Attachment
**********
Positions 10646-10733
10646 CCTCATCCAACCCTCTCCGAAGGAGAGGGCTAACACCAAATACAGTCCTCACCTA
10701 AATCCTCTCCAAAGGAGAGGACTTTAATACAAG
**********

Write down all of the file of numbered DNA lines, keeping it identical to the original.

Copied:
Positions 10646-10733
10646 CCTCATCCAACCCTCTCCGAAGGAGAGGGCTAACACCAAATACAGTCCTCACCTA
10701 AATCCTCTCCAAAGGAGAGGACTTTAATACAAG